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Post Options Post Options   Thanks (0) Thanks(0)   Quote tomj Quote  Post ReplyReply Direct Link To This Post Posted: Jan/09/2019 at 10:15pm
yeah, it makes sense of course that the chemistry would get as much, or more, attention that the metal has. for 99% of the world driving what ($MANUFACTURER) installed and goes to the dealer for service, none of this is of any concern. it's only us foo's messing about that need worry.

do you mean specifically Dayco had the 15% limit? that's really odd, you'd think (...) it would be alcohol resistant, or not... but in my readings i ran into one of those car-pro-tech websites that talked specs and numbers on 'permeation', which means it's not 0 or 100, but an "acceptable" amount of permeation...

one seemingly reputable site said it assumed about 1.5 gallons/year of fuel loss through permeable hose. as crazy as that sounds at first, given how soft the NEW! Dayco hose was in my car after only two weeks. i'm sure it was porous and evaporating to the air. THAT never occurred to me...

so i wonder, what's the permeation rate for good hose? it sort of implies it's not zero...

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Post Options Post Options   Thanks (0) Thanks(0)   Quote FSJunkie Quote  Post ReplyReply Direct Link To This Post Posted: Jan/10/2019 at 12:04am
The standard sold by the foot fuel/vapor hose at auto parts stores is made by Gates and rated for gasoline, gasohol, and Diesel. "Fuel rated" is a misnomer. It's just reinforced Nitrile rubber hose. Most hoses are Nitrile, whether they are meant for fuel or not. I have found that gasoline softens it. That's not really a problem so long as you keep it wet with fuel. Allow it to dry out and it becomes harder than it was new. It starts to crack after 5-8 years.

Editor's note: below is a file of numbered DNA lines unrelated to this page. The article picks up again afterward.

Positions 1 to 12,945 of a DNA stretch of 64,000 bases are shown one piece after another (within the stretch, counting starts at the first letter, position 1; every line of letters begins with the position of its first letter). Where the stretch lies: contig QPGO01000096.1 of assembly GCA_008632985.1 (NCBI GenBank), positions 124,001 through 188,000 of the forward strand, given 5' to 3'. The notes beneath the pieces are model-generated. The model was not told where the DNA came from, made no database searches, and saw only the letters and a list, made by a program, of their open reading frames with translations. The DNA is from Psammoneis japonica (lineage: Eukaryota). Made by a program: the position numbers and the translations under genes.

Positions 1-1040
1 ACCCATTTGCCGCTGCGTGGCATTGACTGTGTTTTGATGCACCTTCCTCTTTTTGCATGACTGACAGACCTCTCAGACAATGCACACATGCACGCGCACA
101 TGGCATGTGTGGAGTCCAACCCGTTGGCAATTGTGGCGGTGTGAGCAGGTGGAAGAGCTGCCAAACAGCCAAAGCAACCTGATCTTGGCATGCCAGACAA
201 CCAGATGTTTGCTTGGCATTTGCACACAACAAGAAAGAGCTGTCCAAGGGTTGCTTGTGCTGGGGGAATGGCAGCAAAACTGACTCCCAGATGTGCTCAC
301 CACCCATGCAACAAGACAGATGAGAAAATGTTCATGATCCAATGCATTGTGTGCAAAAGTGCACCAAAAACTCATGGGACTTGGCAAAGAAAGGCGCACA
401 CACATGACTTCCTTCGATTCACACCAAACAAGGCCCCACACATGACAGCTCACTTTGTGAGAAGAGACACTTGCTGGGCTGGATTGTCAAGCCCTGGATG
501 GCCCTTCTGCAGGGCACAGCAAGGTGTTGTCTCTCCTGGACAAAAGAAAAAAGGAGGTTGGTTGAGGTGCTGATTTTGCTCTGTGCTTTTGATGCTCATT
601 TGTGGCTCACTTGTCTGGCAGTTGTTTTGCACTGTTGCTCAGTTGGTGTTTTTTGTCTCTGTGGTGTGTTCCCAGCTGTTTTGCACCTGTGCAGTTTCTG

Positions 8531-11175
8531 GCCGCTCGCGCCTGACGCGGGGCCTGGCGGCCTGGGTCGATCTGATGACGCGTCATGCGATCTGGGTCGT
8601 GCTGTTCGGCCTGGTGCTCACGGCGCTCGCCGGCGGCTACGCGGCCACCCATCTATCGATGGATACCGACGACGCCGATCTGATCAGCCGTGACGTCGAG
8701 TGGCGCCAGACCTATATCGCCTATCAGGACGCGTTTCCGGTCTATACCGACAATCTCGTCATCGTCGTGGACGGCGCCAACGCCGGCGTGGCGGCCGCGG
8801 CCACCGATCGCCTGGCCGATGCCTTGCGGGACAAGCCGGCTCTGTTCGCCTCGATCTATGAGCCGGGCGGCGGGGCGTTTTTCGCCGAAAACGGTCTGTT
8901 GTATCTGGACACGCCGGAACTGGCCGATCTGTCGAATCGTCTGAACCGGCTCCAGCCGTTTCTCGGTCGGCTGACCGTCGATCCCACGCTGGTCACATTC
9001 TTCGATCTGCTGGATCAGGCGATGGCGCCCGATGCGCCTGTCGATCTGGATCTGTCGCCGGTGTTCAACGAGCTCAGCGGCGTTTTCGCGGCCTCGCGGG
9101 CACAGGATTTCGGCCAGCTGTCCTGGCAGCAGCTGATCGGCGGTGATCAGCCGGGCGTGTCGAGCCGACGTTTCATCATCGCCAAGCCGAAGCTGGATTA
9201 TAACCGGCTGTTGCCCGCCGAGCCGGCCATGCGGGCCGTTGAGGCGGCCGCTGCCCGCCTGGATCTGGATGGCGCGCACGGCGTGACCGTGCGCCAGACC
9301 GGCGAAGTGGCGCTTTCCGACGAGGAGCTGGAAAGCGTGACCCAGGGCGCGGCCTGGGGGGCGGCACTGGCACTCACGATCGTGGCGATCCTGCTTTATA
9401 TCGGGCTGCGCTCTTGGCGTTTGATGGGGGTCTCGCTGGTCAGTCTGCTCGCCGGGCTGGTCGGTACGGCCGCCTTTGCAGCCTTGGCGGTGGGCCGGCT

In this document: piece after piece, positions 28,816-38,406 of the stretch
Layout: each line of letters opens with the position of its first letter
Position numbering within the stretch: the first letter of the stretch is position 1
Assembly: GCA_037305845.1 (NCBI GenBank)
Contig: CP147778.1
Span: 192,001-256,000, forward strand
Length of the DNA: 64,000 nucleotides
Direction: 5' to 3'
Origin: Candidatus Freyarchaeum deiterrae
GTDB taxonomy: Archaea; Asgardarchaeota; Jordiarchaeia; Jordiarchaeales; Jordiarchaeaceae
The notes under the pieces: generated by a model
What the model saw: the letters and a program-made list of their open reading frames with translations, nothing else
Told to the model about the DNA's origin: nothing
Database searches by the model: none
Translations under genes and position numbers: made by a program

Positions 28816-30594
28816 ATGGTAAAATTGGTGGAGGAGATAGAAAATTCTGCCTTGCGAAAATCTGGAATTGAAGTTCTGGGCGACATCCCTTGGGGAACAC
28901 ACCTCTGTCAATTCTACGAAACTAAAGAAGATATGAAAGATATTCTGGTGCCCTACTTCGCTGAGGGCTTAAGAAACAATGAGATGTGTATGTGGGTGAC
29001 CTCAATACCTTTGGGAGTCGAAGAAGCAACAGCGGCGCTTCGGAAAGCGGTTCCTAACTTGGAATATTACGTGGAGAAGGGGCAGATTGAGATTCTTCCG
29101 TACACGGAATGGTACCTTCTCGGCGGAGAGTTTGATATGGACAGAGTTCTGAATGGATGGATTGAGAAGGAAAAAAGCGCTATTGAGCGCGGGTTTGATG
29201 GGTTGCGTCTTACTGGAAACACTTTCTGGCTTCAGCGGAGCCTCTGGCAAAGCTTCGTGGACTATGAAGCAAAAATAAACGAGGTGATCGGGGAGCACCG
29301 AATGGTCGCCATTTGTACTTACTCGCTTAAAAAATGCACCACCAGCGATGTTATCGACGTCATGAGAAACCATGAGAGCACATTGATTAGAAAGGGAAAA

I've started using what NAPA calls Barricade hose, also made by Gates. Some of it is carburetion rated and some is fuel injection rated. The only real difference is the pressure rating. Barricade hose has a special barrier layer that prevents fuel permeation of the rubber. It should last longer.

Silicone hose is always an option. Silicone hose doesn't say it is fuel rated, but I have proven that it is. My Hornet has it's original 42 year old silicone vacuum hoses and they are just as strong and pliable as they were new. I've had a 3/4" silicone heater hose as a gas thank filler vent hose on my Wagoneer for close to 10 years and it's just as soft and pliable as when it was new, even on the inside.It's a silicone heater hose! And it's outlasted the Nitrile "fuel/vapor rated" hoses!